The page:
• Effects of child sexual abuse
  • Parents have a very important role to play in limiting the short-term and long term effect lof child sexual abuse. These are as below:
  • Feeling of powerlessness;
  • Anger;
  • Anxiety;
  • Fear;
  • Phobias;
  • Nightmares;
  • Difficulty concentrating;
  • Flashbacks of the events;
  • Fear of confronting the offender
  • Loss of self esteem and confidence
  • Feelings of guilt


  • In order to ensure the security of schools, Principals / Headmasters have been requested to take the following safety and security measures at the earliest:
  • To increase the number of security guards in the school.
  • To install CCTV's at the entrance, exit and also focus on the perimeter (for suspicious/lurking person), corridors and other vantage points to be decided in consultation with the O.C. of the Police Station.
  • Each student and staff member must wear an identity card (giving his name, parent/guardian's name, address, class, phone no. and blood group and other details).
  • Each student must be told to memorize the phone no. of his parents/guardians.
  • There should be a public address system in each school.
  • There shall be a long ladder and ropes in each school, in case evacuation has to be effected.
  • There should be proper fire fighting measures extinguishers, smoke alarms etc with standing instructions and training to staff/students as to their operation.
  • Regular mock exercises including evacuation drills should be conducted.
  • Implementing the security drill shall infuse a sense of regimentation, discipline, team spirit, service, duty and patriotism amongst the students and they shall feel more responsible.
  • The Police Station officers can give the initial briefing and sensitization.
  • If this system is put in practice it will be a good security system and deter potential elements from targeting the school.
  • The students be sensitized not to purchase food from hawkers near the school premises.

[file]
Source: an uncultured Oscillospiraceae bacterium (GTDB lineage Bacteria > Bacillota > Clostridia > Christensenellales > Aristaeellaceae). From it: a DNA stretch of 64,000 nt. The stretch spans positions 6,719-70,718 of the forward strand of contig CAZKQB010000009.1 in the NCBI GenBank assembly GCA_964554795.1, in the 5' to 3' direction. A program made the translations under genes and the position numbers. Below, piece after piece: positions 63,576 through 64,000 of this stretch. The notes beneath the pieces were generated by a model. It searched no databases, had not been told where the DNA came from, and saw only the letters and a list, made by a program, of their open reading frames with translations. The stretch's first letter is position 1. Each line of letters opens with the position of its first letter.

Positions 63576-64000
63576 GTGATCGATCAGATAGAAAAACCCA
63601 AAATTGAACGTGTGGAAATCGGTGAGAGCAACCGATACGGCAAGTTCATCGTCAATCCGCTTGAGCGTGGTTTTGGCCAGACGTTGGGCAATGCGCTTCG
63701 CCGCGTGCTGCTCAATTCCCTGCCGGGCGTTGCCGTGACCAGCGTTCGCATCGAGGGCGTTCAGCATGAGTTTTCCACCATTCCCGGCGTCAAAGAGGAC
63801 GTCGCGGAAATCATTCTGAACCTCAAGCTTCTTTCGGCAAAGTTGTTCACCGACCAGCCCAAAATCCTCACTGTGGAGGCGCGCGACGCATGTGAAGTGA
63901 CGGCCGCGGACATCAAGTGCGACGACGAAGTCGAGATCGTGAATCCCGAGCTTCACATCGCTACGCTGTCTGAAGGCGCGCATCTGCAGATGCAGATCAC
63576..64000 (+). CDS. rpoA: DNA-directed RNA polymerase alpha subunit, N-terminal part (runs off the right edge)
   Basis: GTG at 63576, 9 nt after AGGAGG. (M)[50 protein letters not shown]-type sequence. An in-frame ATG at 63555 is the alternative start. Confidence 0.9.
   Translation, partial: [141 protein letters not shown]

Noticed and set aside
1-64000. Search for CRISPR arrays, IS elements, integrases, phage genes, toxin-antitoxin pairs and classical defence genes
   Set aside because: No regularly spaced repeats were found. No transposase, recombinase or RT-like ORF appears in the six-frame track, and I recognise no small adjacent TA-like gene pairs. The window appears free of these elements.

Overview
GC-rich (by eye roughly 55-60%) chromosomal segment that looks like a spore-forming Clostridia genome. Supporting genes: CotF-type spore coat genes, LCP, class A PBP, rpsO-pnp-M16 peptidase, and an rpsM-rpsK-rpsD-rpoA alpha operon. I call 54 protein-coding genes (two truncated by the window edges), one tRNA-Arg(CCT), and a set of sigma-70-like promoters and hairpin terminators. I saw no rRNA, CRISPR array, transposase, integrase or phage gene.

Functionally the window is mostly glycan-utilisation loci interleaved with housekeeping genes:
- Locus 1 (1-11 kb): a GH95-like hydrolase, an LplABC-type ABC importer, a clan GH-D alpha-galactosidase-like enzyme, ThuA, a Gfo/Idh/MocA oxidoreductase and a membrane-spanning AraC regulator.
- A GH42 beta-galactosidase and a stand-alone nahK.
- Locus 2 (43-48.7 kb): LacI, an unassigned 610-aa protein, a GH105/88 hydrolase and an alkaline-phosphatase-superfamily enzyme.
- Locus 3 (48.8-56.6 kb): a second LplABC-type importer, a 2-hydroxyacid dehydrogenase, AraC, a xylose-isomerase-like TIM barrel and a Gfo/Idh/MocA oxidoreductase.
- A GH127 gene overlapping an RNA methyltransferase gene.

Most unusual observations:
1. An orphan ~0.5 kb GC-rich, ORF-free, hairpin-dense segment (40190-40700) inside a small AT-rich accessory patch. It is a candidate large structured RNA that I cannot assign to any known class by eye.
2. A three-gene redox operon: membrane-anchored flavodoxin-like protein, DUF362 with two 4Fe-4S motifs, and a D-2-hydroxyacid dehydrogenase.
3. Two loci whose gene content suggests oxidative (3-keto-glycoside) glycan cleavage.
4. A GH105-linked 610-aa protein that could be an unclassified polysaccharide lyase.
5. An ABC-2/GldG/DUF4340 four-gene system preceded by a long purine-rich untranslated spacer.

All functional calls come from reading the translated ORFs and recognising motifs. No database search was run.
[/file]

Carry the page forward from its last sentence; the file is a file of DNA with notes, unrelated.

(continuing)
• Students should not accept eatables from any strangers or even befriend them.
  • Each school is also advised to form a School Volunteer Force. The number of students in the group shall vary depending on the size of the school premises. The following will be the charter of duties for the school volunteer groups:
  • This group can be rotated daily, weekly or bi-weekly, so that the students do not lose out on their classes.
  • This group shall come to school an hour before and check the precincts of the school for unidentified objects or suspicious persons around the entrance/perimeter.
  • They shall repeat this exercise at the closing of the school.
  • They shall give a daily report to a staff member nominated for this purpose.
  • They can be given badges/arm-bands by the school.

Senior Citizen

Personal Safety Tips For Senior Citizens

When You are Going Out

  • Go with a friend whenever possible.
  • Stay alert and tuned into your surroundings. Don't daydream.
  • Try to walk in a confident, relaxed manner. Make brief eye contact with approaching strangers.
  • Trust your instincts. If you feel uncomfortable in a place or situation, leave.
  • Try carrying a small change purse with only the money or credit cards that you need, instead of a large handbag with straps. Keep your wallet in an inside jacket or front pants pocket.
  • Don't burden yourself with packages.
  • Walk on well-lit busy streets. Stay away from vacant lots, alleys, or construction sites.Avoid dark deserted routes, even if they are the shortest.
  • Don't flash cash and other tempting targets such as expensive jewelry.
  • Make sure someone knows where you're going and when you expect to return.
  • Carry change for emergency telephone and transportation use.
  • If a friend or a taxi takes you home, ask the driver to wait until you are safely inside.
  • Have your car or house key in hand as you approach your vehicle or home. ​

On the Bus or Train

  • Use busy, well lit stops.
  • Don't fall asleep. Stay alert!
  • Watch who gets on or off the bus or trolley with you. If you feel uneasy, walk directly to a place where there are other people. ​

When Driving

  • Always lock your car doors. Never leave keys in the ignition when you leave the car, even for a few minutes.
  • When you drive, keep the doors locked and windows up. Park in well-lighted busy areas.
  • Don't leave packages or other tempting articles in view in a locked car. Lock them in the trunk.
  • Never, never pick up hitchhikers.
  • If you have car problems, be especially wary of strangers who offer help. Stay in the car and ask them to call a service truck and law enforcement.


  • Be suspicious of anyone who offers you a chance for quick and easy wealth.
  • Be wary of exaggerated claims for health and medical products, such as cures for cancer or arthritis, hair restorers, quick weight loss. Before buying any cure-alls, check with your doctor, pharmacist, or clinic.
  • Don't give credit cards, checkbooks, or savings account passbooks to your housekeeper or caretaker. Don't make an employee a joint owner of your bank account or your property.
  • Never make cash transactions in secret. Discuss any large transaction with your banker.

What to Do if You Are Assaulted

  • If the attacker is only after your purse of other valuables, don't resist. Your life and safety are worth more than your possessions.
  • Make a conscious effort to get an accurate description of the attacker and call the local police station immediately.